CHILDREN SUFFERED WAR TRAUMA IN SARAJEVO
Former head nurse in the pediatric surgery ward in the Kosevo Hospital described the terrible effects the artillery and sniper terror campaign pursued by the Bosnian Serb army had on Sarajevo’s youngest residents. Karadzic responded by claiming that Kosevo was a ‘large military camp’ and the hospital itself a ‘place where Serbs were tortured’. ‘Have you any conscience at all?’ the witness asked Karadzic
Fatima Zaimovic, witness at the Radovan Karadzic trial
As the trial of Radovan Karadzic continues, former head nurse in the pediatric surgery ward in the Kosevo Hospital in Sarajevo Fatima Zaimovic took the stand. Zaimovic talked about the suffering of the children of Sarajevo during the forty-four months of the terror campaign pursued by the Bosnian Serb forces.
Prosecutor Ann Sutherland tendered into evidence Fatimovic’s consolidated statement based on her previous evidence in the Stanislav Galic case. Galic, former commander of the VRS Sarajevo-Romanija Corps, was sentenced to life in prison.
The prosecution also tendered into evidence the diary in which the witness wrote about the traumas of the Kosevo hospital patients during the siege of Sarajevo. The witness also recorded the information about the 331 children treated in the pediatric surgery ward for injuries they sustained in artillery or sniper attacks. A small number of those children were injured by phosphorus shells or sustained burns in gas explosions.
Describing the results of the shelling and sniper attacks, Zaimovic said that the children arrived traumatized by the very nature of their injuries, and constant fire from the hills around Sarajevo aggravated the children’s condition. As she explained, the children would tremble at the sound of each shell; they would wet their beds in fear, cry and scream, begging the nurses to keep them safe. ‘It was particularly difficult when the hospital staff had to move the children to the basements and corridors where conditions were absolutely inadequate’, the witness explained, adding that some of the small patients in the pediatric surgery ward couldn’t walk.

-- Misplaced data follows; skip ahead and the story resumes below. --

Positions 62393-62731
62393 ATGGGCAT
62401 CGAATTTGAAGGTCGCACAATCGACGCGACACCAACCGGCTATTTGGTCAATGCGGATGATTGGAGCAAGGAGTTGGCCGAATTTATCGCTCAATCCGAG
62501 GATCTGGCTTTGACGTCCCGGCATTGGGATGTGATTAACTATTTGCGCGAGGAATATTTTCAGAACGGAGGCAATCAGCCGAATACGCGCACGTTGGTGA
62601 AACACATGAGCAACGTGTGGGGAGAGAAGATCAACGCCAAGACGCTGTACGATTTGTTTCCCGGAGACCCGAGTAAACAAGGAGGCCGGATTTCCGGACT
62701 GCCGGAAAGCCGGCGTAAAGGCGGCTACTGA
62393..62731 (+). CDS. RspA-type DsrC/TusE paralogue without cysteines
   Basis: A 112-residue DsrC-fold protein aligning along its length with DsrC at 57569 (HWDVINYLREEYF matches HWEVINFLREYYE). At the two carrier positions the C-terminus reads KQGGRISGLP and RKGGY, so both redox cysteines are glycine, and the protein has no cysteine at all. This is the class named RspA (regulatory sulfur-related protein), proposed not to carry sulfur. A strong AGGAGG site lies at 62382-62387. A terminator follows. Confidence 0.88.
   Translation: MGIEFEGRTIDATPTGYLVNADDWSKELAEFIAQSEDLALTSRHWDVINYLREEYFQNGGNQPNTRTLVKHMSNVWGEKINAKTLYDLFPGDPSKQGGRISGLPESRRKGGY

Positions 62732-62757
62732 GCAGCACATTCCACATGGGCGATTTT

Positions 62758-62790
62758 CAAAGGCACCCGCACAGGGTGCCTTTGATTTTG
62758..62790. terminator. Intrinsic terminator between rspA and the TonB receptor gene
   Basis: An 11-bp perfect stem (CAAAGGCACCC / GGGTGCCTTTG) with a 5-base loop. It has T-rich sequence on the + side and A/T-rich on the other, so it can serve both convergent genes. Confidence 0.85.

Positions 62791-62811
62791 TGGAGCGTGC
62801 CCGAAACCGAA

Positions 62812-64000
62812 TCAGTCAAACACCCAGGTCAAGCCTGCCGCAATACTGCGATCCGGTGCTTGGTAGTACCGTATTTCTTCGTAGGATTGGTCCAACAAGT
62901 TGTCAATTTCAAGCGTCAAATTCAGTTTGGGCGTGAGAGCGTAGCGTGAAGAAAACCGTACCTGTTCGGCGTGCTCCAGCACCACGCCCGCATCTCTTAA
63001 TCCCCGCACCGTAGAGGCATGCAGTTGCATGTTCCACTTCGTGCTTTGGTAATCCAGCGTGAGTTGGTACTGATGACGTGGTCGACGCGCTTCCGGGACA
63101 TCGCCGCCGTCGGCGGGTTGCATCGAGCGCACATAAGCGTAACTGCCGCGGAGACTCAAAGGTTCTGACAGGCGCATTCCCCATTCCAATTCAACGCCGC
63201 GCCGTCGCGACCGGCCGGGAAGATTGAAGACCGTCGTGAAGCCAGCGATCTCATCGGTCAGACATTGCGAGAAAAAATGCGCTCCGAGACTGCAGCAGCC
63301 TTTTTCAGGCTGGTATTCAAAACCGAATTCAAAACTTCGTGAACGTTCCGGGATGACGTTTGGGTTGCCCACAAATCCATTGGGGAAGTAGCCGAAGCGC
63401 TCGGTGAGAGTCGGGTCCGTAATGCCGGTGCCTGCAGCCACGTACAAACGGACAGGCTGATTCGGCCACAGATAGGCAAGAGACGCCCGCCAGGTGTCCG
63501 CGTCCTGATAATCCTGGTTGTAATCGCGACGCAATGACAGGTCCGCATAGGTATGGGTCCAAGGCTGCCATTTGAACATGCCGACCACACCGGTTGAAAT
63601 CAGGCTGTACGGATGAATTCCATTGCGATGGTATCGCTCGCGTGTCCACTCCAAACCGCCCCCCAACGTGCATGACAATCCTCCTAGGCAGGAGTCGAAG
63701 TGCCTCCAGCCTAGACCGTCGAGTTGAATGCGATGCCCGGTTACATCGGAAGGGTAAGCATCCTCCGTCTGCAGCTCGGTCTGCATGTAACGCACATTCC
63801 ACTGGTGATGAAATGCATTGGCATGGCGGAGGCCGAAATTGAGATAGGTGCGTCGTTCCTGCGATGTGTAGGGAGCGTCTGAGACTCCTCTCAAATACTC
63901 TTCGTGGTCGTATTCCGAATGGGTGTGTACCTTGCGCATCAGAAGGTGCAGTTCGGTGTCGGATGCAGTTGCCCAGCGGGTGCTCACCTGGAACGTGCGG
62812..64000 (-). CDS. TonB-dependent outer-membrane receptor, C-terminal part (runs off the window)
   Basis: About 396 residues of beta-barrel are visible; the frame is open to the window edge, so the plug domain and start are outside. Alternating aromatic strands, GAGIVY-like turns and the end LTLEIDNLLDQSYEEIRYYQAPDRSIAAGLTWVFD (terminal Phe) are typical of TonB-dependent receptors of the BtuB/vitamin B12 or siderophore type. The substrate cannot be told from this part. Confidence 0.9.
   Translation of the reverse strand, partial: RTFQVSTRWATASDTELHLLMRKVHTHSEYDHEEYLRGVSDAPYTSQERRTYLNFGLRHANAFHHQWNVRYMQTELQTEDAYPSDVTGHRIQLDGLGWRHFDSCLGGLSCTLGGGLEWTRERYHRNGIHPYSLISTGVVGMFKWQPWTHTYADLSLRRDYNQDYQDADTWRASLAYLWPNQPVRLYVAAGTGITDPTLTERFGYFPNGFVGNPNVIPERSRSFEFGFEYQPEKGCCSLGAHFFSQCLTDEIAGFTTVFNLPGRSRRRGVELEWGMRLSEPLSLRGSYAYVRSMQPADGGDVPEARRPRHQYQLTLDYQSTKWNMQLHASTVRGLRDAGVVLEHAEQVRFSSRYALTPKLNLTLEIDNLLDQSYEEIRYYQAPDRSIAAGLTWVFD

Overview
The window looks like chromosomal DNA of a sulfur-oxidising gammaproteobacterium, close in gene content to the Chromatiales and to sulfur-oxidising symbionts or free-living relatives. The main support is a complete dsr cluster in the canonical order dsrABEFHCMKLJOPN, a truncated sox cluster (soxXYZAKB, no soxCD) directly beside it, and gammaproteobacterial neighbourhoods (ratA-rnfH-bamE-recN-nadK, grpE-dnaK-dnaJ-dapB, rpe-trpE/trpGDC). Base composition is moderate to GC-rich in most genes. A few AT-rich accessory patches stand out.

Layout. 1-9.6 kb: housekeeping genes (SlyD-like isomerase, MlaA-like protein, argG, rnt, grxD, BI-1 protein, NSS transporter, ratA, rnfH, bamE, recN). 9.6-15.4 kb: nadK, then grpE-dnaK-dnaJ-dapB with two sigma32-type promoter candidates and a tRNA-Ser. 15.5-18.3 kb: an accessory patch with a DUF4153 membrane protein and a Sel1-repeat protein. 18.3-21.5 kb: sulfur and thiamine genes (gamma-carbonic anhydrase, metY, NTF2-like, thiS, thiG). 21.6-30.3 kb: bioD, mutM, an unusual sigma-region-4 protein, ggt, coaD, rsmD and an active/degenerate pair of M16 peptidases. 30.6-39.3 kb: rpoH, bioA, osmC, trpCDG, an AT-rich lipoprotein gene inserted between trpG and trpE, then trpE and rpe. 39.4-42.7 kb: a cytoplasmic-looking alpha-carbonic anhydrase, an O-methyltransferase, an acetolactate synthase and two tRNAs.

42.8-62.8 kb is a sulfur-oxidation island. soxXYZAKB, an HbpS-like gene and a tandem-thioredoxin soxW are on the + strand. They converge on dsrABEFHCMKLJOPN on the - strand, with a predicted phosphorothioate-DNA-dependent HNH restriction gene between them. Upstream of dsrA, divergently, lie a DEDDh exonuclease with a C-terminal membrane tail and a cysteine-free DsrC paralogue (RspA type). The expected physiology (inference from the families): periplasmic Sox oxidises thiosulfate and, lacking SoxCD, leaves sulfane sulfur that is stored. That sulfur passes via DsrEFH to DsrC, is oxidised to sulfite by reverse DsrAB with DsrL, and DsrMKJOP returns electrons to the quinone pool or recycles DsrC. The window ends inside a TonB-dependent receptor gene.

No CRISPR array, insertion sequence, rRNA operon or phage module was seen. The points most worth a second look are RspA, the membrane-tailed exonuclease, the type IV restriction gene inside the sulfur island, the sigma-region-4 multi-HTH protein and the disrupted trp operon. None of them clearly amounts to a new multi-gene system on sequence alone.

The prosecutor singled out a number of entries from the witness’s diary about the children injured in the incidents listed in the indictment against Karadzic. They include the shelling of about 200 persons watching a football match at Dobrinja on 1 June 1993, the shelling at Alipasino Polje on 22 January 1994 when six children were killed, the targeting of the Markale town market on 5 February 1994 and the incident in the Safet Zajko Street on 25 May 1995.
Zaimovic explained that in 1992 alone, 163 wounded children were brought to the hospital. Nine of them died in the ward. Some of the 331 children treated in Zaimovic’s ward survived and some were sent for treatment abroad because of severity of their injuries, the witness recounted. ‘All those children are mostly always here close by me’, the witness added quietly. According to Zaimovic, the children wounded in Sarajevo were treated in other city hospitals in addition to the one where she worked.
In his cross-examination, Karadzic called evidence to prove that Sarajevo was a ‘fortress and a military stronghold’, that Kosevo was a ‘large military camp’ and the hospital itself a ‘place where Serbs were tortured’. ‘You keep fabricating things to engender even more hatred among people’, the witness replied to Karadzic’s claims. Zaimovic reminded Karadzic that his forces fired on the children in Sarajevo like clay pigeons during the siege. ‘Have you any conscience at all?’ the witness asked Karadzic at one point.
Fatima Zaimovic’s cross-examination continues tomorrow.